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Modeling 101 for GraphWalker

I wrote prior to the release of GraphWalker 3. So keep in mind the not all information in this article is valid for GW3. I'll make an updated version soon.

Here under some examples on hos to model different “code” structures.

The following examples are without any Graphwalker related constraints. This is only intended for showing how to model the structures. So no Guards,
weights and javascript enabled in these model exambles.

Mind that some of the example models does not comply with the standards of GraphWalker. They are intentionally made out of compliance due to easing
communication of learning point.

Sequential Flow

If – Else structure

Conditional statements are used to perform different actions based on different conditions.

Conditional Statements

Very often when you write code, you want to perform different actions for different decisions.

You can use conditional statements in your code to do this.

In JavaScript we have the following conditional statements:

· Use if to specify a block of code to be executed, if a specified condition is true

· Use else to specify a block of code to be executed, if the same condition is false

· Use else if to specify a new condition to test, if the first condition is false

· Use switch to specify many alternative blocks of code to be executed

The if Statement

Use the if statement to specify a block of JavaScript code to be executed if a condition is true.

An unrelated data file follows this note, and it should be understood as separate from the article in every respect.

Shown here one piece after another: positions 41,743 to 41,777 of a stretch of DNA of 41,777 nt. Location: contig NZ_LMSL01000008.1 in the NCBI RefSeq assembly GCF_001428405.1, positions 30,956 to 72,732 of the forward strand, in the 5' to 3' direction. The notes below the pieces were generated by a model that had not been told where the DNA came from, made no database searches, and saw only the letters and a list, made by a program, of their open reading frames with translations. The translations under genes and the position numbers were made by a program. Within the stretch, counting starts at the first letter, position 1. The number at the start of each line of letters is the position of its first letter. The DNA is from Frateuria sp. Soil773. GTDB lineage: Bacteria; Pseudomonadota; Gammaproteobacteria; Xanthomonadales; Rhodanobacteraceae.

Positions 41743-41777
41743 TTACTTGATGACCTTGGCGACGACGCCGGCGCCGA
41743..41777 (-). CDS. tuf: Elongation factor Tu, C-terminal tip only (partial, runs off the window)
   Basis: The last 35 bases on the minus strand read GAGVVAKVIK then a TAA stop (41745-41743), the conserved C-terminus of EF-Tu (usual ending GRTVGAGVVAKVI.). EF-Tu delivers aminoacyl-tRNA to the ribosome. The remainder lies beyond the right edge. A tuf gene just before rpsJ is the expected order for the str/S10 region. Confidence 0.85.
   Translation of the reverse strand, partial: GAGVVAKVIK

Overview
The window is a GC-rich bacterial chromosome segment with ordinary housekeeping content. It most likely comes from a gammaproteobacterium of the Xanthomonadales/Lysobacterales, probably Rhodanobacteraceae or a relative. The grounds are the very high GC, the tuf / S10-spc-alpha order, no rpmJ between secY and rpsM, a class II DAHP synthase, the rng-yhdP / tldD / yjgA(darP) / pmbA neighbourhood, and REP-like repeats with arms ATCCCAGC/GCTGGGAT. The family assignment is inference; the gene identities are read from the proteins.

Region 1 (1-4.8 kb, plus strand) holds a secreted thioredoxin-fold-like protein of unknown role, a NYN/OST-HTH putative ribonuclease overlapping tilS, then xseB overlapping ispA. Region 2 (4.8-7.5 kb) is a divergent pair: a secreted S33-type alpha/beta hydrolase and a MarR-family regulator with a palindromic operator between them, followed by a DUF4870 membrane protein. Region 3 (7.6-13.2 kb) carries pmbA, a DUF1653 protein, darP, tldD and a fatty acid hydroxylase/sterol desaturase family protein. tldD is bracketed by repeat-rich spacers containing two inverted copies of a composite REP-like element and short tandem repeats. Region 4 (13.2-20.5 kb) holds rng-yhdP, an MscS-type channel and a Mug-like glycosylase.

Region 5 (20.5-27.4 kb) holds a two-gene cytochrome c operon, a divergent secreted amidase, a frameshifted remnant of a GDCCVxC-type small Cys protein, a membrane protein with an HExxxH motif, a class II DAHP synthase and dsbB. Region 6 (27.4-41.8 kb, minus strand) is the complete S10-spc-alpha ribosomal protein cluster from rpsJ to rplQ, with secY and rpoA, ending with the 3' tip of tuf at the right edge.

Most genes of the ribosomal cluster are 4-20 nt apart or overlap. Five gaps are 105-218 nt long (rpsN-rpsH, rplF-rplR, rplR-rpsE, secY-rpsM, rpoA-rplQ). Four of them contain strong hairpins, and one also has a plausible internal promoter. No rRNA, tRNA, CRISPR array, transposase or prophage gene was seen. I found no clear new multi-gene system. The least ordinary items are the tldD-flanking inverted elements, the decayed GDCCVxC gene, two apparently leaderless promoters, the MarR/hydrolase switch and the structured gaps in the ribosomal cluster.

if (condition) {
//block of code to be executed if the condition is true

The matching model structure will look like this.

And going into a little better detail with the model fro Graphwalker. It looks like this.

And to give the view of modeling a “If – else if – else” structure. There is a non Graphwalker example below.

For Loop

Loops can execute a block of code a number of times.

Loops are handy, if you want to run the same code over and over again, each time with a different value.

Code example:

for (statement 1; statement 2; statement 3) {
text += array.length; [i];

Statement 1 is executed before the loop (the code block) starts.
Statement 2 defines the condition for running the loop (the code block).
Statement 3 is executed each time after the loop (the code block) has been executed.

While Loop

Loops can execute a block of code as long as a specified condition is true.

The while loop loops through a block of code as long as a specified condition is true.

while (condition) {
code block to be executed

Do While / Start Repeat - Loop

The do while construct consists of a process symbol and a condition.

First, the code within the block is executed, and then the condition is evaluated. If the condition is true the code within the block is executed again.
This repeats until the condition becomes false. Because do while loops check the condition after the block is executed, the control structure is often also
known as a post-test loop.

Code Example:

do {
// The code..
} while (counter > 0);

Switch Structure

The switch statement is used to perform different action based on different conditions.

Use the switch statement to select one of many blocks of code to be executed.

Code Syntax

switch(expression) {
case n:
code block
case m:
code block
default code block

This is how it works:

· The switch expression is evaluated once.

· The value of the expression is compared with the values of each case.

· If there is a match, the associated block of code is executed.

The matching model structure will look like this.

Use today's weekday number to calculate weekday name: (Sunday=0, Monday=1, Tuesday=2, ...)

switch ([Week Day Number]) {
case 0:
// Code for Day 0
case 1:
// Code for Day 1
case 2:
// Code for Day 2
case 3:
// Code for Day 3
case 4:
// Code for Day 4
case 5:
// Code for Day 5
case 6:
// Code for Day 6